Singapore state fund GIC is directing money towards real estate and other inflation-protecting assets as it prepares for several years of disruption from rising prices.
GIC’s management said in an interview with the Financial Times that soaring inflation could reverse gains it had made in recent years and warned that the world could face an extended period of stagflation if policymakers did not take appropriate action.
The warning from GIC, whose assets are estimated by analysts to exceed $700bn, reflects the potential impact rising prices could have on institutional investors who have for years capitalised on accommodative monetary policies.
The prospect of stagflation is particularly concerning to GIC, whose mandate from the government is to deliver inflation-beating returns over the long term and increase the purchasing power of Singapore’s foreign reserves.
“We could be staring at a prolonged period of difficulty. [Stagflation] could last as long as a decade,” said chief executive Lim Chow Kiat, referring to the painful mix of high prices and low growth.
Inflation could “reverse a lot of those gains” made by the GIC since it launched in 1981, he said. He would not comment on how many years’ worth of returns he expected could be wiped out.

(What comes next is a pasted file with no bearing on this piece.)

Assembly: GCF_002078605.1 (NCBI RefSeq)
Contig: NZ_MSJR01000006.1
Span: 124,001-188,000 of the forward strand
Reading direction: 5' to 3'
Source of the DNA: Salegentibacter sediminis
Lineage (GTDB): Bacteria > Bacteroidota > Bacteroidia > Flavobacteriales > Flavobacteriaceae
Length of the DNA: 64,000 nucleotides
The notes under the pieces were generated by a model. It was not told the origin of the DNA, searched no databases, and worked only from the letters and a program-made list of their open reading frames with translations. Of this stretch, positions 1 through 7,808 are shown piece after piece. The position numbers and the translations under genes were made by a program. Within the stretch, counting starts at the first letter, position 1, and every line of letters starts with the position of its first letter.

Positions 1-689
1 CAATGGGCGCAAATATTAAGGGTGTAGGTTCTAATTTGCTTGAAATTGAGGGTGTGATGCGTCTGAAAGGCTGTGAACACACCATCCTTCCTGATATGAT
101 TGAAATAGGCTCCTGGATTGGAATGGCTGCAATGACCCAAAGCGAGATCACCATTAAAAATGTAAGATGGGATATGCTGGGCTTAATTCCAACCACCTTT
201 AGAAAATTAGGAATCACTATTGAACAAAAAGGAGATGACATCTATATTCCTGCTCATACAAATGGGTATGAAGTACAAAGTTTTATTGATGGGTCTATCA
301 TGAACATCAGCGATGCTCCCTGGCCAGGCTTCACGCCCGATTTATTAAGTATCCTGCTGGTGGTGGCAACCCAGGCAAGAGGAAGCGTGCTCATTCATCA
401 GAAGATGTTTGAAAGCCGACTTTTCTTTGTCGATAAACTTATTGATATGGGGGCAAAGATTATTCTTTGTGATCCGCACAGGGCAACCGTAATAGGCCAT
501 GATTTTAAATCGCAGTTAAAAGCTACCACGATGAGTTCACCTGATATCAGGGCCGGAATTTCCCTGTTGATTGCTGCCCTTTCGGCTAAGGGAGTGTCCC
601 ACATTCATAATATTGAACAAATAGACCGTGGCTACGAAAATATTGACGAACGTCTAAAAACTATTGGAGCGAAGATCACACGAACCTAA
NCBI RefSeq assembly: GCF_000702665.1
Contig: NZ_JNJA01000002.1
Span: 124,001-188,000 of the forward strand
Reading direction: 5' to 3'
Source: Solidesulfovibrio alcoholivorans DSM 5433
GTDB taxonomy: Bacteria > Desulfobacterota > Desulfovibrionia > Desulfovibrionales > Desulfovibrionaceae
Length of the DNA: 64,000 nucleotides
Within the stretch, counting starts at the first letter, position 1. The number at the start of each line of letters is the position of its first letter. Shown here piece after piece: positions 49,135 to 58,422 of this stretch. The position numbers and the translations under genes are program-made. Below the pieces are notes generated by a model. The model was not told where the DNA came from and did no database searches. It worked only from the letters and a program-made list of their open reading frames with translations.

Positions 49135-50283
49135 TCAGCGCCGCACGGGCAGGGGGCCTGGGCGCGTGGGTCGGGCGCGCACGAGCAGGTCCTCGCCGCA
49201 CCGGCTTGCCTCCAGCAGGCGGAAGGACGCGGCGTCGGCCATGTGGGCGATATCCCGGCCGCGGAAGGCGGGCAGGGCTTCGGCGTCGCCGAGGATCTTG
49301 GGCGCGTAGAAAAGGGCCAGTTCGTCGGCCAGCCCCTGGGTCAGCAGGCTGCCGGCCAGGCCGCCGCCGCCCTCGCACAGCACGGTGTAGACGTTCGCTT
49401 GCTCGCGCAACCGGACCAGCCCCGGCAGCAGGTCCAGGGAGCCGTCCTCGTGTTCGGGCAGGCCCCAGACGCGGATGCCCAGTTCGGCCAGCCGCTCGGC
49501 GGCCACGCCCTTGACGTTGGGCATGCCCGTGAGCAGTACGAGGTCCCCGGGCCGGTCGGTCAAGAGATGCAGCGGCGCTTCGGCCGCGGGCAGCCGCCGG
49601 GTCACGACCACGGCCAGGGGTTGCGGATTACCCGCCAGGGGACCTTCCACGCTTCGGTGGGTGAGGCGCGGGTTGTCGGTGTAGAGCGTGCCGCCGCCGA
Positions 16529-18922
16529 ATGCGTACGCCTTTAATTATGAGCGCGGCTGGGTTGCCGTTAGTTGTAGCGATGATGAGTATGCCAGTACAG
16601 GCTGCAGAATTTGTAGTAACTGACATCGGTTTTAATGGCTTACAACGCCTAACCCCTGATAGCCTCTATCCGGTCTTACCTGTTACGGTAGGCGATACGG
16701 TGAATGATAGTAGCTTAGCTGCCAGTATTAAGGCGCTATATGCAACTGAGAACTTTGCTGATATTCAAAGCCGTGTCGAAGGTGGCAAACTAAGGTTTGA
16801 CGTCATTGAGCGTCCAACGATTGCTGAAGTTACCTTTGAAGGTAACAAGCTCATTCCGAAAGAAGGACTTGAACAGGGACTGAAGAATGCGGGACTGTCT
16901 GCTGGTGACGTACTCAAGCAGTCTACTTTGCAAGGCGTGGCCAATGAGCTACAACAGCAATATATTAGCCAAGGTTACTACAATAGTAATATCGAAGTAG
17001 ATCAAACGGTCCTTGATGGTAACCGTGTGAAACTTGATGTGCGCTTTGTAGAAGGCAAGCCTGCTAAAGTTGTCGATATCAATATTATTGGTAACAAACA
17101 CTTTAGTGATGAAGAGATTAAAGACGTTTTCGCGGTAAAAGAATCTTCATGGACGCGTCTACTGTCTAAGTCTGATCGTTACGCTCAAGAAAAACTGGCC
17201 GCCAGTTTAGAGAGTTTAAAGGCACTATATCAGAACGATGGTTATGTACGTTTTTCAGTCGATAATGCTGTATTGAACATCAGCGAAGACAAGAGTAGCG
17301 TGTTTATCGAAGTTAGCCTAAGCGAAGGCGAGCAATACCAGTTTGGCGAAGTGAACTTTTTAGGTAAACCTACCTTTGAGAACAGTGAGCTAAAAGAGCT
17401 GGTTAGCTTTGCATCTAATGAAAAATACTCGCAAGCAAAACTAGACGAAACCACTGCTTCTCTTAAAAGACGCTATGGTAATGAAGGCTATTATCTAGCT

Lim was speaking ahead of the release of GIC’s annual results on Wednesday, which showed that the fund delivered an average annual return of 4.2 per cent above inflation over the past 20 years. This figure, its main performance metric, was a dip from the 4.3 per cent recorded a year earlier.
GIC, which does not disclose the total value of its assets, increased its exposure to real estate from eight to 10 per cent of its portfolio in the year to March. Its allocation to equities dropped two percentage points to 30 per cent of its overall investments.
The report followed a string of international property acquisitions over the past year, including the Paddington Central office estate in London and at least two providers of student housing in Europe.
Short-term rental properties, such as office buildings and student housing, are less exposed to rising inflation because they can increase prices accordingly, said chief investment officer Jeffrey Jaensubhakij.
“We need to work extremely hard to try to find the assets that we think will be able to survive any near repetition” of the prolonged inflation of the 1970s, he said.
He said a repeat of this period would be a “worst case” scenario, adding that central banks now have a greater understanding of the problem.